I want to implement a delaunay triangulator by using incremental building, which is purported to be $O(n \log(n))$ I am a little puzzled about 2 things.

Ever resource I read on the matter says:

  1. Make 3 points that are large enough to contain all other points.
  2. For each point, find the face that contains it, split that face to add the new point to the set, flip edges as needed to maintain the Delaunay condition.

But no resource I can find says how to actually generate those 3 points in a robust manner and no resource I can find says how to efficiently find the point face inclusion. A naive strategy to find the triangle that contains a point is linear in the number of triangles, that would not lead to $O(n\log n)$ so what am I missing?


2 Answers 2


These parts of the algorithm are discussed in the book Computational Geometry by de Berg et al. I will provide a summary here. Let $P$ be the set of input points.

  1. Make 3 points that are large enough to contain all other points.

This is not sufficient1. We need to find three points (some of them not in $P$) such that the triangle of them contains all points in $P$ and the Delaunay triangulation is still correct after removing any the points not in $P$. In particular, the second condition means any additional points should not lie inside a circle defined by three points in $P$.

The book chooses $p_{-2},p_{-1},p_0$ as the vertices of the triangle, where

  • the point $p_0$ is the leftmost highest point of $P$,
  • the point $p_{-1}$ lies far enough to the right on a horizontal line below all points of $P$ to lie outside every circle defined by three points of $P$ and such that the clockwise order of the points in $P$ around $p_{-1}$ is equal to their lexicographic order,
  • the point $p_{-2}$ lies far enough to the left on a horizontal line above all points of $P$ to lie outside every circle defined by three points of $P\cup \{p_{-1}\}$ and such that the counter-clockwise order of the points of $P\cup \{p_{-1}\}$ is equal to their lexicographic order.

While it is possible to compute coordinates satisfying these requirement for $p_{-1}, p_{-2}$, these coordinates can be quite large, as triples that are almost collinear define a large circle. So, it is better to only use the points symbolically, by adapting the operations that may involve these points. The property that the (counter-)clockwise order around these points is equal to the lexicographic order is useful here. The book provides the details on how to implement this.

  1. For each point, find the face that contains it

For this, we maintain a point location structure $\mathcal{D}$ that is a DAG where the leaves correspond to triangles in the current triangulation and internal nodes to previous triangles that are now destroyed. Initially, $\mathcal{D}$ contains the triangle $p_{-2}p_{-1}p_0$. When inserting a point from $P$ or flipping an edge, the new triangles become leaves in $\mathcal{D}$ and we draw an arc from the destroyed triangle(s) to the new ones that replace them in the triangulation.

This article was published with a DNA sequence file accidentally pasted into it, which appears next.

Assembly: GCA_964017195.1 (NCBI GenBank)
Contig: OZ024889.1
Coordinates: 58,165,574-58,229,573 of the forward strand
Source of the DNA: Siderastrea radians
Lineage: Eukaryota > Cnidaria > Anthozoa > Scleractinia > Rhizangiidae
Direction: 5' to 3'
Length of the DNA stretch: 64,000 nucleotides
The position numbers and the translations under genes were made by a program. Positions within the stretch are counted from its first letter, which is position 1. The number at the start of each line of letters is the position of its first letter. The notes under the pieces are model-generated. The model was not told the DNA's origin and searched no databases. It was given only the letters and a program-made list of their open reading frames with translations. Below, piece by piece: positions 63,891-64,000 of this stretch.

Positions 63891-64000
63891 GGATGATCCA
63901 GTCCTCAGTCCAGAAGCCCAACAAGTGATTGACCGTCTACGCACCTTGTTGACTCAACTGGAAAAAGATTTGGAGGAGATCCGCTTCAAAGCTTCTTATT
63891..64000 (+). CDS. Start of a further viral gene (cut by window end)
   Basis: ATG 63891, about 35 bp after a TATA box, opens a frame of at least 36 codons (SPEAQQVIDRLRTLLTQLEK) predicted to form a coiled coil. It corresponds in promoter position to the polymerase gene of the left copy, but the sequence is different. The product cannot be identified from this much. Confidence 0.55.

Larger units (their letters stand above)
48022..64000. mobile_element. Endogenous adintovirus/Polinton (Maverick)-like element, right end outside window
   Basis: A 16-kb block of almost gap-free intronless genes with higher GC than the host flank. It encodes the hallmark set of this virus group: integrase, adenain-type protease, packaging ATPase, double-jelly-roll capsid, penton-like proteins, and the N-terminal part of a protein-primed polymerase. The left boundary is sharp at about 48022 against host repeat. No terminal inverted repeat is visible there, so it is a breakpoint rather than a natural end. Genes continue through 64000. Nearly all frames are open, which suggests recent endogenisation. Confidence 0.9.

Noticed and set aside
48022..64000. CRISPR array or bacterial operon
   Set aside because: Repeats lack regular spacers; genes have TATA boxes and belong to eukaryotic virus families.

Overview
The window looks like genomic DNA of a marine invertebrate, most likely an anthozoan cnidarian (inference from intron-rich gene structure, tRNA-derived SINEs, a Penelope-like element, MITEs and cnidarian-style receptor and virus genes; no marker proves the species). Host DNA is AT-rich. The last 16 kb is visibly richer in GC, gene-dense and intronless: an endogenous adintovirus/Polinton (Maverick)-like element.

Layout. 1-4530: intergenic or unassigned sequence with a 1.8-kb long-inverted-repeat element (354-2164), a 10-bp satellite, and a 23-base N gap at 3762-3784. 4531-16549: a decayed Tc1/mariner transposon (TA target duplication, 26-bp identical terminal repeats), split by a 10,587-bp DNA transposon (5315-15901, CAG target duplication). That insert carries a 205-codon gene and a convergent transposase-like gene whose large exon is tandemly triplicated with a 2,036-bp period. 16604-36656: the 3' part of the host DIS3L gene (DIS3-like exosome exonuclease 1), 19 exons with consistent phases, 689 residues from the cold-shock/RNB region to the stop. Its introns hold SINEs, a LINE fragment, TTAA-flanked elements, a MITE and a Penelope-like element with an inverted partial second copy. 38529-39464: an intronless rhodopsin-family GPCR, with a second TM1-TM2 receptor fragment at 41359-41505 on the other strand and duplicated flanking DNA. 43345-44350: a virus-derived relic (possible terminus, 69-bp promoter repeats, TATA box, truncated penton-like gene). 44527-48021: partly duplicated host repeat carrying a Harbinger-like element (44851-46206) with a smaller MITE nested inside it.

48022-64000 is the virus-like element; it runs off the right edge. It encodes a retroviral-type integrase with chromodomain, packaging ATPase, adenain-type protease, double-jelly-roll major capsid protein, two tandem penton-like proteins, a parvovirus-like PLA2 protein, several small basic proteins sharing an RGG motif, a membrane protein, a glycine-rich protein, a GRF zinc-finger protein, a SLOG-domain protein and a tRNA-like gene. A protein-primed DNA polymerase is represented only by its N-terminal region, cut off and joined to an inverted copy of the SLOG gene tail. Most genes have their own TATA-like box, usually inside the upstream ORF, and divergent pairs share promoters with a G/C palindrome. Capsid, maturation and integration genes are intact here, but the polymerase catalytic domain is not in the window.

We can find the triangle containing a point $p$ by starting at the root of $\mathcal{D}$, testing which of the child triangles contains $p$, until we reach a leaf node containing $p$, which corresponds to the triangle we need to find. Note that each internal node in $\mathcal{D}$ has at most three children, so the time required is linear in the depth of this DAG, or in other words, the number of triangles that contain the point $p$ and are placed before it.

Is the running time of this point-location method better than a linear search? If the DAG would be balanced, then its depth would be $O(\log n)$. This, however, is not necessarily the case, as there are insertion orders of $P$ that create an unbalanced DAG. Fortunately, there are "good" insertion orders and a random one is "good enough" in the sense that the total time required for point location with $\mathcal{D}$ is $O(n\log n)$ in expectation when given a random insertion order for $P$. See the book for a proof.

  1. Another option would be to try and "repair" the triangulation after removing a point. This seems more complicated than ensuring no errors are made in the first place.

Isn’t your problem simply: given a list of points $L$, create 3 new points such that all points in $L$ are enclosed by the triangle formed by the new 3 points?

If so, that can be done in linear time quite easily. For example if $b, t$ are the minimum and maximum $y$-coordinates in $L$ respectively, and $l, r$ are the minimum and maximum $x$-coordinates respectively, then $$ A = (l-1, b-1),\\ B = ((l+r)/2, t+1),\\C = (r+1, b-1) $$ should work as the new vertices.

  • $\begingroup$ this only answers half the question, the other part is how to find the trianglre containing a given point $\endgroup$
    – Makogan
    Commented Aug 1, 2023 at 23:10
  • $\begingroup$ To obtain a triangulation for the original point-set, these three new points need to be removed eventually. If one of these points happens to lie inside the circle defined by 3 points in the input, then the graph obtained after removing these points and their incident edges may no longer be a triangulation. There may be ways to repair this, but I think it's better to choose the initial triangle such that this isn't a problem. $\endgroup$
    – Discrete lizard
    Commented Aug 2, 2023 at 10:27

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